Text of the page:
Las Vegas Strip casino and shopping mall lost a bid on Thursday to throw out a hip hop nightclub’s lawsuit alleging it is being discriminated against because most of its patrons are black.
U.S. District Court Judge James Mahan said it was too early to make a decision until he hears more about Poetry nightclub’s claims of corporate racial bias against Caesars Palace, the Forum Shops and property owner Simon Property Group Inc.
“There’s enough here that it survives a motion to dismiss,” Mahan said from the bench at the end of a one-hour procedural hearing. The judge said that the civil lawsuit was still in early pleading stages, and called for written motions before scheduling more arguments.
Club owner Phase II Chin LLC, in a civil lawsuit filed Feb. 7, 2008, seeks unspecified monetary damages and orders prohibiting “racially-motivated” discrimination by the corporate entities. “They don’t want black patrons in this establishment,” club attorney Harold Gewerter told the judge Thursday. “They don’t come out and say they don’t want minority patrons in there. But they show it with their conduct.”
Caesars, Simon and the Forum Shops deny the discrimination bias claims, and lawyers argued that the case amounts to a lease contract dispute. They said Poetry was operating under an illegal sublease with the Wolfgang Puck restaurant, Chinois. “Any claims of any racial bias are outrageous and completely false,” Gary Thompson, spokesman for Caesars Palace owner Harrah’s Entertainment Inc., said in a telephone interview. “The actual facts will come out as the case proceeds.”
Lawyer Charles McCrea Jr., representing Forum Shops and Simon Properties, said there was no evidence of bias in the four breach of lease notices he said the property owners sent to Chinois. “We have a right to notify them the management contract violated the lease,” McCrae said. “Nothing in those notices alludes to race or demography.”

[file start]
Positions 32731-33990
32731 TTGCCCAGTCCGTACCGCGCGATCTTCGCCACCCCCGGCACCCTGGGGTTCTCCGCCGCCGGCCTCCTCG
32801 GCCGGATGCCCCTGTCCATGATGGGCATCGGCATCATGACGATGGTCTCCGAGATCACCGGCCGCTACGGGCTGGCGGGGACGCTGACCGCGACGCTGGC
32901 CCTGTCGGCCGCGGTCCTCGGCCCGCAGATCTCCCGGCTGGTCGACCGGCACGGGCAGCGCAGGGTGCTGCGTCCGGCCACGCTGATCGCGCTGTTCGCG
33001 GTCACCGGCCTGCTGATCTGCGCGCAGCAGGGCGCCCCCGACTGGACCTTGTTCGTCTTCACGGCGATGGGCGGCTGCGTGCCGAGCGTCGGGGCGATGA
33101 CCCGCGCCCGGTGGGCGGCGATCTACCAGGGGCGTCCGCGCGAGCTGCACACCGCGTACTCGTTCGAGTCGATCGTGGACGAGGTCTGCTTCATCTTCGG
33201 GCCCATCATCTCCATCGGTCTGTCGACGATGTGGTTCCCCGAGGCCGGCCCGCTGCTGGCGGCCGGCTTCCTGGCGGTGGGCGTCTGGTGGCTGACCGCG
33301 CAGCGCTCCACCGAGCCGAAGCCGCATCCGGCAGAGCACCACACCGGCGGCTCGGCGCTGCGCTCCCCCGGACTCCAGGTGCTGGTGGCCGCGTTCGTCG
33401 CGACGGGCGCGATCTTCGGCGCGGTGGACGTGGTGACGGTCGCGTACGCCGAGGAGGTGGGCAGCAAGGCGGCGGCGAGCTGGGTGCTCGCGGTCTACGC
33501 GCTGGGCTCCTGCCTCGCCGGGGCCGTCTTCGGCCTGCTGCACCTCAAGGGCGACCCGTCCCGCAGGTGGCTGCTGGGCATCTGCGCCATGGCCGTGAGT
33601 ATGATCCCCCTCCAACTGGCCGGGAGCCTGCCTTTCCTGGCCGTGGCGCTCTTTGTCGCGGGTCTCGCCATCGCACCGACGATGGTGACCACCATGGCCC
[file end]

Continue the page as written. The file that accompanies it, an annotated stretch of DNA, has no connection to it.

Caesars lawyer Steve Morris said the casino was even further removed from any relationship with the club. “There is no contract with Caesars,” Morris told the judge, arguing that without a contractual relationship between the club and the casino, there could be no bias.
Club representatives say they have a management contract, not a sublease, to operate an after-hours club upstairs from Chinois. Gewerter argued that made the club a “third party beneficiary” of the Chinois contract with Forum Shops, Simon and Caesars.
The club, initially called OPM, opened in May 2003. The lawsuit alleges that by January 2005, Caesars, Forum Shops and Simon began “an ongoing campaign of harassment and misconduct” to force the club out.
Club manager Michael Goodwin said outside court Thursday that because his club caters to a black clientele, casino and mall managers blame it for “every negative activity in Las Vegas and around Caesars Palace having to do with African-American people.”
Goodwin denied incidents that officials cite involved club patrons, and said owners of the casino and upscale 160-store mall also imposed prohibitively expensive security requirements as a condition of allowing entry to the club through the main Forum Shops concourse-which Goodwin called “the only dignified way to enter.”
Goodwin said he employs 30 security staffers inside the club and hires four armed Las Vegas police officers per night outside the club, which is open 10 p.m. to 6 a.m. four nights a week. He said he can’t pay what he called “impossible money” for more. That means patrons in trendy club clothing have to enter by a back door and an unsightly litter-strewn service hallway.